Challenger banks: Why breaking up will be hard to do
If you've lost faith with your bank because you blame it for the financial crisis, or are upset with corporate greed, or have just had enough of their IT problems, you don't really have many alternatives.
The UK's biggest five banks - Barclays, Lloyds, HSBC, RBS and Santander - dominate the marketplace. Excluding Santander, the other four banks together have 85% of the personal current account market.
Labour leader Ed Miliband wants to reshape the banking landscape. He is calling for existing banks to be forced to sell off hundreds of branches, thereby increasing the number of main UK banks by adding at least two new "challenger" banks.
Mr Miliband's view is that more banking competition would lead to more consumer choice and ultimately lower charges.
The UK did once have a much more diverse banking landscape. But wholesale demutualisation of building societies in the 1990s, together with the subsequent 2008 financial crisis, has seen many of the mutuals and the competition that went with them disappear as they were absorbed into bigger companies.
Last month, business secretary Vince Cable described the building societies' demutualisation as "one of the greatest acts of economic vandalism in modern times", leading to commercial banks "abandoning locally based relationship banking in the decade before the recent financial crisis".
Britain now has just 47 building societies, from the biggest - Nationwide and the Yorkshire - to small, local societies that have only a few thousand members. That's a far cry from the 481 that existed in 1970.
To get back to this level of banking variety, observers say actions will need to go a lot further than Mr Miliband has suggested.
Lydia Prieg, a senior researcher at independent think-tank the New Economics Foundation and former banker at Goldman Sachs, says even if the proposals are implemented, the UK landscape will not change fundamentally.
"We need to be much more ambitious. It is not just about increasing the number of banks, but increasing the different kinds of banks," she says.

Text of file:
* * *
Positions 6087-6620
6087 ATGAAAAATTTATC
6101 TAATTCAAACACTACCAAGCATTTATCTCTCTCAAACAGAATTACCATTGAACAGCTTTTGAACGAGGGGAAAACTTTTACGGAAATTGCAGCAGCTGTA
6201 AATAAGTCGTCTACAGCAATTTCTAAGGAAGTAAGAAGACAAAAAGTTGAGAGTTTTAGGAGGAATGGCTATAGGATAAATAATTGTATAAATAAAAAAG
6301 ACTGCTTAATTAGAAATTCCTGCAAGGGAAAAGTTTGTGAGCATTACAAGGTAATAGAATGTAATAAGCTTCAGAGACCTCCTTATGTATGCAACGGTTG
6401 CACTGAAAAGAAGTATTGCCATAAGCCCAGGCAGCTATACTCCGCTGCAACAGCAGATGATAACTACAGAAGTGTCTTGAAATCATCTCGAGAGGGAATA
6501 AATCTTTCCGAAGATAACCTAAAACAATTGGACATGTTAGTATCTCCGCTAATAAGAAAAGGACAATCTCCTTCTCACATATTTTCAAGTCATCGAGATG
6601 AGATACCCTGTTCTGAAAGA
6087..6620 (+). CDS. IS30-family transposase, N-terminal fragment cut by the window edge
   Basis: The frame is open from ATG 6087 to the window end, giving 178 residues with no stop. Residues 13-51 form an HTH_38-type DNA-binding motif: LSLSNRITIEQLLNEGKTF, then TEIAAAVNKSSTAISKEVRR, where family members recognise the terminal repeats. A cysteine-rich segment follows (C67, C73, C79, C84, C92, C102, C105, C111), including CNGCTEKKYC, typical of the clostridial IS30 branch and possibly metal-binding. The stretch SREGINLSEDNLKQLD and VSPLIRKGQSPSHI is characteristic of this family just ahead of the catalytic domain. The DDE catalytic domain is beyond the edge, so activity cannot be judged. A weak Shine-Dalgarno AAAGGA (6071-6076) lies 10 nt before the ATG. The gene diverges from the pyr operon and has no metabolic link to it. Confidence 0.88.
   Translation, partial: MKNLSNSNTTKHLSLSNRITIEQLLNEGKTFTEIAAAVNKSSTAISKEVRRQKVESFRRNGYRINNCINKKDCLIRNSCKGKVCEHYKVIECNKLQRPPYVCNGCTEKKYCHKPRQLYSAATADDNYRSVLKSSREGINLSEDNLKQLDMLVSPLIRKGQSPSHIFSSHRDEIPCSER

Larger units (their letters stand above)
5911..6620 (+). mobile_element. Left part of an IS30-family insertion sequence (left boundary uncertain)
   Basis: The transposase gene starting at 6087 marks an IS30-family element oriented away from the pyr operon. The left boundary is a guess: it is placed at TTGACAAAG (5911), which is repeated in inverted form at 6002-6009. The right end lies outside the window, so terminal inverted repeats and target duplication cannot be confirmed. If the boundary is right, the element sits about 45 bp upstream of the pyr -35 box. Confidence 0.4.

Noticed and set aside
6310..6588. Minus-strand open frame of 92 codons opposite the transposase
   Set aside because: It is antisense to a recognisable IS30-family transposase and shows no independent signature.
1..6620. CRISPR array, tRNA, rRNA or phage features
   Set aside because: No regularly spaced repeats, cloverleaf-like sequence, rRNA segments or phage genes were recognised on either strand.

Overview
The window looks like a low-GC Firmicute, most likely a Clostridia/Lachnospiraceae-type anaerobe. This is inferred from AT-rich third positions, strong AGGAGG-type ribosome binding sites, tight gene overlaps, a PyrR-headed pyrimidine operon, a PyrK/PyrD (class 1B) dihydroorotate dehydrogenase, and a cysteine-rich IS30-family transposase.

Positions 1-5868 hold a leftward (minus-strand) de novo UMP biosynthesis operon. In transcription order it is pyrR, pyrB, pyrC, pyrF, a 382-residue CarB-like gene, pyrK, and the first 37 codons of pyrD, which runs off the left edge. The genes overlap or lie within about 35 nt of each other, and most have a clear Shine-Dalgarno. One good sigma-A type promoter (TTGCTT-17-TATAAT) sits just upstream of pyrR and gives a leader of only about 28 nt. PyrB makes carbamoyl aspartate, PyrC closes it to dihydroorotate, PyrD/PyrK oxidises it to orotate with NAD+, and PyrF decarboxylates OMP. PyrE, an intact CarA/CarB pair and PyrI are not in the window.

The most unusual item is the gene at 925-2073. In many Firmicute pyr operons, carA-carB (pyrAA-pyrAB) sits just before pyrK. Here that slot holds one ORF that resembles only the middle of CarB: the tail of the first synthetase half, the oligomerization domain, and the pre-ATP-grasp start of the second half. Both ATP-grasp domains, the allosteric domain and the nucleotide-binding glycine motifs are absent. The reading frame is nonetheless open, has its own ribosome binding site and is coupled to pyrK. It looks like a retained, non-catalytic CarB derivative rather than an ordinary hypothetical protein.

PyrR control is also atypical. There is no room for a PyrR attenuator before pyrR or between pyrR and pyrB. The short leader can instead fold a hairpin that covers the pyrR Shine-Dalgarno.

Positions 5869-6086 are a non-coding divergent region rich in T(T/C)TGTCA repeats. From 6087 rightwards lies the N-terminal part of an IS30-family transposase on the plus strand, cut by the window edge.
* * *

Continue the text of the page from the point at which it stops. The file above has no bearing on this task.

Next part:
According to Ms Prieg, the UK is an international anomaly. In Canada, Germany, France and Austria, to name but a few, different kinds of institutions thrive, including:
- co-operative banks, owned and managed by the people who work there,
- mutuals, owned and run for the benefit of their members,
- and credit unions, member-owned financial firms.
The different kinds of ownership structures of such banks create different behaviour incentives, according to Ms Prieg.
"Our banks are listed on the stock exchange, which means they are focused on the latest quarter to maximise shareholder returns. Whereas a credit union is a local bank with a specific mandate, in sync with local members. It's relationship banking."
Ms Prieg suggests that the government could dramatically increase the market share of these kinds of banks by forcing two High Street giants - RBS and Lloyds Banking Group, in which the government holds significant stakes following the financial crisis - to sell off their branches completely.
But with the government showing little inclination to take this kind of action, most analysts believe the impact of existing building societies and more recent upstarts, such as Virgin Money, remains limited.
"I don't expect the challenger banks to have a meaningful impact for the prices and services of existing banks," says Investec banking analyst Ian Gordon.
Mr Gordon also points out that customer inertia remains a major issue, with most customers opting to remain with the same bank they started out with, however poor the service.
But there are signs that the recent spate of banking scandals is prompting disgruntled customers to finally vote with their feet.
Two separate issues have put banks and the services they offer firmly in the spotlight. Firstly, the software update at NatWest which saw customers denied access to core services. And secondly, Barclays' payment of a £290m fine for allegedly fixing the London interbank lending rate (Libor), which underpins trillions of pounds' worth of loans.
Last Friday, the Co-op reported a 48% increase in online current account applications for the past two weeks compared to the previous two weeks.
Nationwide says it has seen a 45% rise in people transferring their main account to the Society in the past fortnight. Meanwhile, the Cumberland Building Society has reported that current account applications are running 50% higher than the normal weekly average.
"Customers now want to think about a different way of doing banking," says Hilary McVitty, head of external affairs for the Building Societies Association.
Signs of change
And increasingly there are alternatives on offer. In 2010, Metro Bank became Britain's first new High Street bank in more than 100 years. It now has 10 stores, as it calls them, across greater London.
Co-founder Vernon Hill, who created Commerce Bancorp in 1973, describes Metro Bank's proposition as "local bankers making local loans".
"Small and medium-sized companies in particular want one person who knows their whole business," he says.
On an even smaller scale, Burnley Savings and Loans Ltd officially opened its doors in September 2011. The company was created by David Fishwick, a local entrepreneur who started the firm under the slogan "Bank on Dave!" after finding many of his customers were struggling to obtain loans from their High Street banks.
The firm now issues loans ranging from small personal loans to finance for businesses.
It may be small, but there are signs that the banking landscape is finally shifting once more.